The risks of drowning in swimming pools each year is significant; many are also the open-water and coastal drowning incidents accounting for unintentional injury and death cases and associated with a lapse in supervision. Most of the accidents are a result of swimming, boating or just playing in or near water.
Studies suggest someone’s age is one of the major risk factors for drowning: small aged children have drowned in even just a few inches of water in a bathtub, followed by inexperienced swimmers that go unsupervised. Then there is drowning associated with recreational aquatic activities, with victims not wearing life jackets and/or other safety equipment, from horseplay, or due to alcohol and/or drug use.
Many adult drowning deaths are alcohol-related or due to watercraft incidents, where a victim chooses not to wear a life jacket while in rough waters or open seas and falls overboard. Wearing a life jacket while boating (and even swimming) is important for safety, and can make a difference in drowning prevention.
Drowning is preventable. However, to reduce the risk people must take the proper precautions. Primarily, they shall learn about water safety and drowning prevention. Knowing how to swim and about risks of drowning can help keep them safe. In addition, since many kids do not receive formal swimming or water safety training, such programs for children and adults should be widely implemented.
Kids are not drown-proof, and grown-ups shall not assume that a child knows how to swim; they need constant supervision around water. Drowning can be quick with “no warning, such as screams or splashing,” explains the Drowning Prevention Foundation, which on its website (drowningpreventionfoundation.com) says “fatal or nonfatal drowning (incidents resulting in permanent neurological damage)” is a growing concern. Survivors of near-drownings (perhaps unresponsive and then revived after rescue) know all too well how lucky they are to retell how suffocating under water—and going on the last stage before actual drowning, which often results in death–is not a good experience to undergo.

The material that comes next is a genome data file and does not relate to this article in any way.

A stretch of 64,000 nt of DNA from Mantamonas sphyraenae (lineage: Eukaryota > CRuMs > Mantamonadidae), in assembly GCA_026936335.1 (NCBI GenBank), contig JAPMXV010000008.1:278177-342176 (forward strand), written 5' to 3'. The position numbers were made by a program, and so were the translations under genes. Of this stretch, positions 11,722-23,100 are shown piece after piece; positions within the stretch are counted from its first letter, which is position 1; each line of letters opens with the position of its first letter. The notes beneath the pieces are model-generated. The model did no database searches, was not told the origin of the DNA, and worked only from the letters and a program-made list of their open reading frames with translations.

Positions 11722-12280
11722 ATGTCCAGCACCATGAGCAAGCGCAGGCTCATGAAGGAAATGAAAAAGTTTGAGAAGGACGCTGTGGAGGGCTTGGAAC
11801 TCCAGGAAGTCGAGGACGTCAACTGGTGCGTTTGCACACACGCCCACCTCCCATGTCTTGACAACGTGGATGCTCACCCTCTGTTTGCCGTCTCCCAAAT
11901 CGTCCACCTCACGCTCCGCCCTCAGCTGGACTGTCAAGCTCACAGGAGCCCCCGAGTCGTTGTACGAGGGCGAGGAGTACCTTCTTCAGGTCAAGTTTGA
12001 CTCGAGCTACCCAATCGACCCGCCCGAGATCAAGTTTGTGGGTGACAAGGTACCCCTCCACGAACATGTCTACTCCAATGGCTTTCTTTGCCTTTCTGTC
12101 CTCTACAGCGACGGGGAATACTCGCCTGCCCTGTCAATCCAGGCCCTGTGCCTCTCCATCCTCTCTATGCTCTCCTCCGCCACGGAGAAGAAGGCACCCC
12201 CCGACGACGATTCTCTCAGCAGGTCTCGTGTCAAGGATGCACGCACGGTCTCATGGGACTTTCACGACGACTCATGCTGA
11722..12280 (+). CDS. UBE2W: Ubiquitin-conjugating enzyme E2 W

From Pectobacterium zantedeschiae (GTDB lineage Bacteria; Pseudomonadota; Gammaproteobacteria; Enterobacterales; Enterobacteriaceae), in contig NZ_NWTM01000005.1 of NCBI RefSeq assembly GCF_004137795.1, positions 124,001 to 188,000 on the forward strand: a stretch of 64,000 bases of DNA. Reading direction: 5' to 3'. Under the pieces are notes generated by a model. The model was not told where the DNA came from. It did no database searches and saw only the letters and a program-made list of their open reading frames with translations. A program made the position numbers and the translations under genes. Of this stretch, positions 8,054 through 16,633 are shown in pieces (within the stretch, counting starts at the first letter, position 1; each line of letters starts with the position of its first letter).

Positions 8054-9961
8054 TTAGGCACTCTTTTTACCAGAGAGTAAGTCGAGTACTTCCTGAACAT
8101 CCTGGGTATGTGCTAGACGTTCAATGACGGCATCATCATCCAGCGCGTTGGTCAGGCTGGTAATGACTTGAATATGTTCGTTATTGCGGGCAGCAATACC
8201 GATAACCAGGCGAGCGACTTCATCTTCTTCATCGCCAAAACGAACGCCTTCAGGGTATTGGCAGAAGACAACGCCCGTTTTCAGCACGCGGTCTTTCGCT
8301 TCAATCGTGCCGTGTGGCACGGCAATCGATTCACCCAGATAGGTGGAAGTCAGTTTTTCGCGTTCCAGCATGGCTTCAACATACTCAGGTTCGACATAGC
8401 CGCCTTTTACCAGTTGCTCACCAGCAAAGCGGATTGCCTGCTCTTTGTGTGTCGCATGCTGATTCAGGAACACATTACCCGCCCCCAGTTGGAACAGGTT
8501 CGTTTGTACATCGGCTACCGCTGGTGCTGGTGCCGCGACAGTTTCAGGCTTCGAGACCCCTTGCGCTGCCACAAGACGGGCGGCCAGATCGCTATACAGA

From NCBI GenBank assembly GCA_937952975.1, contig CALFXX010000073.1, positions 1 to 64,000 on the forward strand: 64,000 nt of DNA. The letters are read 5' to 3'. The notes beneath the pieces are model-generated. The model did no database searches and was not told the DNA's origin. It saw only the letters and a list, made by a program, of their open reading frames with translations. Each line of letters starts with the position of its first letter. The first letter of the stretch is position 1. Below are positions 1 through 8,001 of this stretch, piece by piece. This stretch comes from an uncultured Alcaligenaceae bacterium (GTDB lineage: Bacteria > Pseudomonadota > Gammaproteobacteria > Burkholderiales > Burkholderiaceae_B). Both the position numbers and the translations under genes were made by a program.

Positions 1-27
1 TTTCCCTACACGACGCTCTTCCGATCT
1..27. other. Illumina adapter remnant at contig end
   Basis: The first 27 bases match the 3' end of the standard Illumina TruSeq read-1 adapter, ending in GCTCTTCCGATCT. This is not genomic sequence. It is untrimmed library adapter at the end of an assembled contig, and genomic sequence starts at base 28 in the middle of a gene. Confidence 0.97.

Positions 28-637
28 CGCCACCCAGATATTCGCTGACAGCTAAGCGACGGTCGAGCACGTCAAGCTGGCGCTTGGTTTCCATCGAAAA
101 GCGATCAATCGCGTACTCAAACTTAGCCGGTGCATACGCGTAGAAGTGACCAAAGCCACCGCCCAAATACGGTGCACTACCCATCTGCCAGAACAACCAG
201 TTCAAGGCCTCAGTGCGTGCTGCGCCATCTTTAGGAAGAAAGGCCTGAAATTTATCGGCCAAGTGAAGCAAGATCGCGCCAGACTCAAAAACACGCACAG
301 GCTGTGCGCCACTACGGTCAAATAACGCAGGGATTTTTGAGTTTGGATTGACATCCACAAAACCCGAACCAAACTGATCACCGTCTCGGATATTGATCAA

According to KidsHealth.org, “Inflatable vests and arm devices such as water wings are not effective protection against drowning.” They can give a false sense of security in the water, so never use them as a substitute for constant adult supervision, the organization says, for preventing drowning on its website.
Drowning accidents can happen to anyone of any age. Therefore, if you see anyone under water for a significant period, s/he may need some help. Do not over estimate someone’s swimming skills. Act immediately before it is too late.
A call for more lifeguards came last year, after a man, a 28-year-old Nepali, drowned in Umm Al Quwain after going to the emirate’s corniche to swim with friends. As per the news mentioned by The National, Abu Dhabi (www.thenational.ae), the UAQ municipality has been warning visitors by placing signs along beaches about the dangers of entering waters without the presence of lifeguards.
Another story by the same media mentioned there was a four-old-old boy who drowned after slipping through the metal railings in Dubai Marina and falling into the water. Again, the story spoke of the value of having lifeguards at swim areas and the importance of parents to keep an eye on their children, especially when they are near bodies of water. Negligence, unfortunately, plays a part in too many drowning and near-drowning cases every year.